House cool to Senate Dodd-Frank repeal bill

A measure aiming to rollback significant portions of legislation enacted in 2010 following the 2008 financial crisis passed the U.S. Senate on Wednesday.

The motion was sponsored by Sen. Mike Crapo (R-Idaho), who described its merits:

“This bill has received widespread support for good reason: the cycle of lending and job creation has been stifled by onerous regulation.”

In a 67–31 vote, Congress’ upper chamber passed Senate Bill 2155 to ease Dodd-Frank regulation imposed on the financial industry, particularly small and mid-sized banks.

If passed, the new bill will offer relief from tough Obama-era regulations in several critical areas.

Under current law, smaller financial institutions with assets under $50 billion are required to routinely submit to detailed financial and risk exams.  The Senate repeal measure would free over 5,000 banks from oversight by raising the asset minimum to $250 billion.

Although less of a boon for larger banks, financial institutions with assets above $250 billion benefit:  Reversing Obama-era rules, larger banks would be able to buy banks from state and local governments.

Further, for larger banks, the capital requirement for financial institutions which hold assets would be lowered.

Outside of regulation lifted on the banking industry, mortgage lenders with assets under $10 billion would be exempt from underwriting rules, provided they hold assets instead of selling to Wall Street.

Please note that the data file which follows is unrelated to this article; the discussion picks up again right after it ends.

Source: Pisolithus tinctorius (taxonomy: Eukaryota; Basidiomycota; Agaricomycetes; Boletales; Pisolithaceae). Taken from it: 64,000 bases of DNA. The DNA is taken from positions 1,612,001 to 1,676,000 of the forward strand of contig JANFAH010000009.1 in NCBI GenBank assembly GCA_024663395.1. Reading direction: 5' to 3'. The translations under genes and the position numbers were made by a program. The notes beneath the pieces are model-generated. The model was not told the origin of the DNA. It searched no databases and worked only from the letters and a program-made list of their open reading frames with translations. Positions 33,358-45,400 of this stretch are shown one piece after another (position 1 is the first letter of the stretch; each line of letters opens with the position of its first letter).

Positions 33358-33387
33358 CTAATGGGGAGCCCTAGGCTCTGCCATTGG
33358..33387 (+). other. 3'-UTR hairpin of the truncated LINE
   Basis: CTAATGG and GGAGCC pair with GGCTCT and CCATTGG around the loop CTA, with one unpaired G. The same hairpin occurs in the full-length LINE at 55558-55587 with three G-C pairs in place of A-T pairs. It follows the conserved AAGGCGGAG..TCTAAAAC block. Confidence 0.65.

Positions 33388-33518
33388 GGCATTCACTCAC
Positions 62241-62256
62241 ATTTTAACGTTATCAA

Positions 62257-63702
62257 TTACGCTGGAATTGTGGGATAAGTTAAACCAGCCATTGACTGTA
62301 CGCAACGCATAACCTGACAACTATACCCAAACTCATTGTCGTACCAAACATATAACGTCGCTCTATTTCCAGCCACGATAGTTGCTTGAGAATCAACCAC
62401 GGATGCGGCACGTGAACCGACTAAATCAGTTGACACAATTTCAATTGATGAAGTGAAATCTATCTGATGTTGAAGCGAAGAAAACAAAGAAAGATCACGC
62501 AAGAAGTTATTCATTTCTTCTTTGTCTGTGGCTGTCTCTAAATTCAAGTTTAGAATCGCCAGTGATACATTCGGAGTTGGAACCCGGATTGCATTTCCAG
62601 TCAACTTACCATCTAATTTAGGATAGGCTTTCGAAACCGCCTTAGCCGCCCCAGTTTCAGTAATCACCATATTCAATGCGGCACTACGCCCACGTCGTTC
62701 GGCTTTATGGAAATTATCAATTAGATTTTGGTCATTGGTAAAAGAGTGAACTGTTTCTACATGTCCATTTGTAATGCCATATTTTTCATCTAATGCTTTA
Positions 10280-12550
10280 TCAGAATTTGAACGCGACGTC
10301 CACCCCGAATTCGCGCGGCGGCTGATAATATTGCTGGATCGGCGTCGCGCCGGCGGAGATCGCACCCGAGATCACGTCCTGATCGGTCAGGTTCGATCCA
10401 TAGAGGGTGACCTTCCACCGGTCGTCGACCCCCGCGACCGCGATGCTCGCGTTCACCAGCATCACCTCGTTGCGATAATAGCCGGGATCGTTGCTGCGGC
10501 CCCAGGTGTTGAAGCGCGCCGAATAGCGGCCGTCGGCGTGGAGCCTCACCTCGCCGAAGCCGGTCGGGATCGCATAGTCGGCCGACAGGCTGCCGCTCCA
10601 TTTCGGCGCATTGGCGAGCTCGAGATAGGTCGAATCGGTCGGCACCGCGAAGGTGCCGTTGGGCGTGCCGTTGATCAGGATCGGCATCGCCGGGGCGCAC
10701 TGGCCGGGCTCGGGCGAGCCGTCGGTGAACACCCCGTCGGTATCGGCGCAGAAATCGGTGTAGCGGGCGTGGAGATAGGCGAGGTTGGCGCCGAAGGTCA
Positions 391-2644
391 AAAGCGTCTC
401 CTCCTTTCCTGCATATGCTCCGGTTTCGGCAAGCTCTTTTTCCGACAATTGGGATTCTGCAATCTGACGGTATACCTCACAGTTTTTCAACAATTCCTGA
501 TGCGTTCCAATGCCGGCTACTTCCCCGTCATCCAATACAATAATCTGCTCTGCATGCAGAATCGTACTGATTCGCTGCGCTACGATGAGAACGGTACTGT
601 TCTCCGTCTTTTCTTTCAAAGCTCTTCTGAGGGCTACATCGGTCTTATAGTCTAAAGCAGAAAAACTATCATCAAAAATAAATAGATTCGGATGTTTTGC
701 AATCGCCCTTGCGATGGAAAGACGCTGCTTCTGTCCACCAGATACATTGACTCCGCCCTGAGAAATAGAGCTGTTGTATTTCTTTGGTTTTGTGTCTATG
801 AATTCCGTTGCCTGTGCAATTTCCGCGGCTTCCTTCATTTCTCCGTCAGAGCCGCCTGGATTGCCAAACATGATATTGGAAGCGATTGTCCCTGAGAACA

Moreover, banks which oversee less than 500 mortgages annually would no longer be required to report racial and income data, unless the institution is found to engage in discriminatory lending practices.

In order to qualify to have regulations lifted, housing firms Fannie Mae and Freddie Mac would have to rely on alternative credit scoring firms other than FICO.

The Senate bill, however, does not neglect consumer protection:  It seeks to combat identity fraud, ensures individuals’ credit information is protected, protects whistleblowers, and borrowers’ credit history

While legislative efforts have slogged in Congress on an issue President Trump vowed action, some House Republicans remain skeptical despite the bill’s bipartisan tone.

Fearing the Senate version of the long-awaited repeal did not go far enough to strip away Obama-era regulation, House Financial Services Committee Chairman Jeb Hensarling (R-Texas), said neither his panel nor the House would “rubber-stamp” the Senate version.

“The bill is staying on the speaker’s desk unless and until they negotiate with the House,” Hensarling said.

Despite the Senate version earning the support of 13 Democrats, Sen. Joe Donnelly (D-Ind.) has warned if House Republicans go much further in cutting regulation no legislation regarding Dodd-Frank will be passed.


[Reuters] [Washington Post] [The Hill] [Photo courtesy REUTERS/Brendan McDermid via MSNBC]